By introducing a buddy system, your new hires will always have someone to approach during the first few nerve-wrecking weeks on the job, and have better access to resources, ultimately learning the ropes quicker.

Assign them a buddy in a similar role or anyone on the team who can regularly communicate and check in with them. This can also give them an intro to social activities like employee outings, lunches, etc. and will make the transition to the new team smoother.

Give them a team uniform

Some of the top performing teams in the world wear uniforms. Giving new employees something to wear with your company branding will instantly make them feel proud to be part of the team.

While some companies will obviously have actual uniforms that employees work in, we’re talking more about Swag that employees can wear on their downtime. Consider giving new hires hoodies, t-shirts, or other items of clothing. Better yet, use Guusto’s Swag feature – offered as a custom reward on our platform – to let them choose what they want.


Stage 3: The first week – integration & potential 

After a successful first day, the next phase of onboarding should be about helping new employees learn everything possible about their role, see where they can leverage their strengths, and envision their growth potential at your company.

Schedule one-on-one meetings

Managers should schedule time to chat with every new employee to help them understand the firm's big-picture goals, set clear expectations, offer tips for best practices, discuss upcoming project opportunities, set some short-term goals, and outline longer term potential. 

Then set a cadence for regular one-on-one meetings (perhaps weekly, at least for the first 3 months), so new employees know they'll get designated time with managers to receive guidance, and voice ideas or feedback.

Recognize effort 

New employees likely have to learn a lot to successfully tackle their first few tasks. Towards the end of the first week, it can be tremendously powerful for their manager to recognize their efforts with a public shoutout and/or a spot reward if you’re using a recognition program like Guusto. Showing new employees there is a true culture of recognition at your firm will motivate them to reach for ambitious goals and do their best work.

Stage 4: The first 3 months – engagement

After a great first week, the first 3 months of an employee’s tenure are the next stage of employee onboarding. This is a crucial time for new hires, they start to fully get to grips with their role in its entirety. Unfortunately, it’s also the period when the ‘honeymoon period’ of their relationship with your company can start to wear off.

During this time, you and the employee’s manager should focus on engaging new employees and helping them set goals. You need to make sure that they maintain the enthusiasm and excitement they had when they were first hired, and don’t begin to become uninterested or disillusioned with their work as they start to encounter challenges and higher expectations.

Revisit your company purpose and core values

Once new employees are actively contributing in their new positions, check-in with them periodically to review the ‘Why’ of your company and how their efforts are contributing to the Mission. Ask them how they're trying to demonstrate the company's core values in their work and decision making. A few gentle nudges in the right direction can help align new employees with company culture.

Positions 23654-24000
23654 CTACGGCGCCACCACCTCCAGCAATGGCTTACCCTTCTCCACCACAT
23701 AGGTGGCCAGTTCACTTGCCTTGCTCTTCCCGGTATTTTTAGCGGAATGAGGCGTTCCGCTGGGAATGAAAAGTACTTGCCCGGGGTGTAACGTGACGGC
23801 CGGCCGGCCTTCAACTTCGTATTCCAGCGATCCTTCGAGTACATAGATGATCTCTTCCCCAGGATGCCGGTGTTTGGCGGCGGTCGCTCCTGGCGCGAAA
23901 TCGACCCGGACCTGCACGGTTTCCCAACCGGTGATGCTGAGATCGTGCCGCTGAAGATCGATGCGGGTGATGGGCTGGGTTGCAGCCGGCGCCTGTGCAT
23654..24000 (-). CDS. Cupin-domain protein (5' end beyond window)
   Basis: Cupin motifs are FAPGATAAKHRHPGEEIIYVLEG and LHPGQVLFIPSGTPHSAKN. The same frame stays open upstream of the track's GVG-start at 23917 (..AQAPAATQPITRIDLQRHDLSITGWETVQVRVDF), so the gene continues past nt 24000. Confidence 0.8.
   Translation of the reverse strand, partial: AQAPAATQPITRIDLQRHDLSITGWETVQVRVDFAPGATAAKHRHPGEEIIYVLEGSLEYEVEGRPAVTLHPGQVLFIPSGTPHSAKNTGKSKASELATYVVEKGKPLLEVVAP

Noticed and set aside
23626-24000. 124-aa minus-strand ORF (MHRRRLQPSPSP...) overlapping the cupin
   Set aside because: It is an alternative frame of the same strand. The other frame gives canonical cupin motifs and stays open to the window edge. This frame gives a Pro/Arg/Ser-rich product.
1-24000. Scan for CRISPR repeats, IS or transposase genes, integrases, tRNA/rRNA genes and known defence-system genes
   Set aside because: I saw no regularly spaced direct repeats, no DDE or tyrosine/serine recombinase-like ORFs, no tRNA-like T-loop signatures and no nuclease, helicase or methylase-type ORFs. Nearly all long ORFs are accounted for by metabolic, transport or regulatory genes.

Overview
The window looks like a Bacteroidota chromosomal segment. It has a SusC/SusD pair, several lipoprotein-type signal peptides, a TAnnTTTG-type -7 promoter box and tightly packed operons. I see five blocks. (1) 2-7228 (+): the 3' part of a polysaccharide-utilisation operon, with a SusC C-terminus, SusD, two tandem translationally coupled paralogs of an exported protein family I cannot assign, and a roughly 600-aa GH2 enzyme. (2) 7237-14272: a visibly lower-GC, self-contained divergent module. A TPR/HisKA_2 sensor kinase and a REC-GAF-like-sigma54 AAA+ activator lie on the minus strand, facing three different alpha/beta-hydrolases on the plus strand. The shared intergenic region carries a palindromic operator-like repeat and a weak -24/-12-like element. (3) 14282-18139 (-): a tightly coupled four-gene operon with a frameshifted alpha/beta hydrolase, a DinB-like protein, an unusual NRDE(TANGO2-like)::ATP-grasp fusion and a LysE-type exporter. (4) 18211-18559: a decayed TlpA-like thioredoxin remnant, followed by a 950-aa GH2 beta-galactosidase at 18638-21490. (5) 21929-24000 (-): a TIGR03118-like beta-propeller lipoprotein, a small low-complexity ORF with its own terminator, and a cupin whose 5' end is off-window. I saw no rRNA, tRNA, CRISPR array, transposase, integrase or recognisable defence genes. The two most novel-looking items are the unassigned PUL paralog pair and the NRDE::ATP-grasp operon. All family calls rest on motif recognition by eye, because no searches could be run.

Review performance and set goals

Towards the end of this phase of employee onboarding, managers should meet with new hires to discuss performance, KPIs, and longer term goals. Reviewing progress and goal setting will help employees visualize success, feel challenged and supported.

This is also a great time for managers to ask new employees if their desired growth trajectory has changed, and see where they need any help getting on the right path.

Stage 5: The first year (and beyond) – empower 

With 3 months under their belt, the rest of the first year is all about empowering new employees to make an impact. This particular stage of onboarding arguably never stops, and your company should be aiming to continuously grow and nurture employees throughout their tenure, but the first year is especially vital in determining whether an employee will see a long-term future at your organization. Here’s a few things you can do to make that happen.


New employees come with all sorts of fresh ideas, so make sure they have an easy way to provide feedback on how company operations can be improved. Then show them how their ideas are being integrated so they know their opinions are valued.

Encourage managers to regularly ask new employees what they need to do their job (e.g. equipment, software, flexible schedule). At the end of the day, the manager's job is really about creating the space for employees to do their best work.


When a new employee reaches that one-year milestone, it's time to recognize all their efforts and contributions. Make this a public affair, by notifying the employee's supervisors and colleagues in advance, and make sure to include a monetary reward so they really feel appreciated. And if you feel like your work anniversary program could do with a facelift, check out this post on 5 Steps to Modernize Your Milestone Program.

Build the right culture from day one

Want to create a culture that employees will love through the 5 stages of onboarding and beyond. In Culture is the Ultimate Advantage, we detail how you can use employee recognition to align your teams, encourage collaboration, and empower your employees to drive real bottom-line results. Fill out the form below to get your copy.

***Editor's note: This blog was originally published in May 2020, but has been updated and expanded with additional information and insights.

Culture is the Ultimate Advantage

Set yourself apart using the power of company culture. Stand out to new applicants and motivate your team to do their best work.

Abbas Kherodawala

Written by Abbas Kherodawala

Abbas is a Customer Acquisition Specialist at Guusto and loves helping HR leaders find new ways to engage and interact with the modern workforce.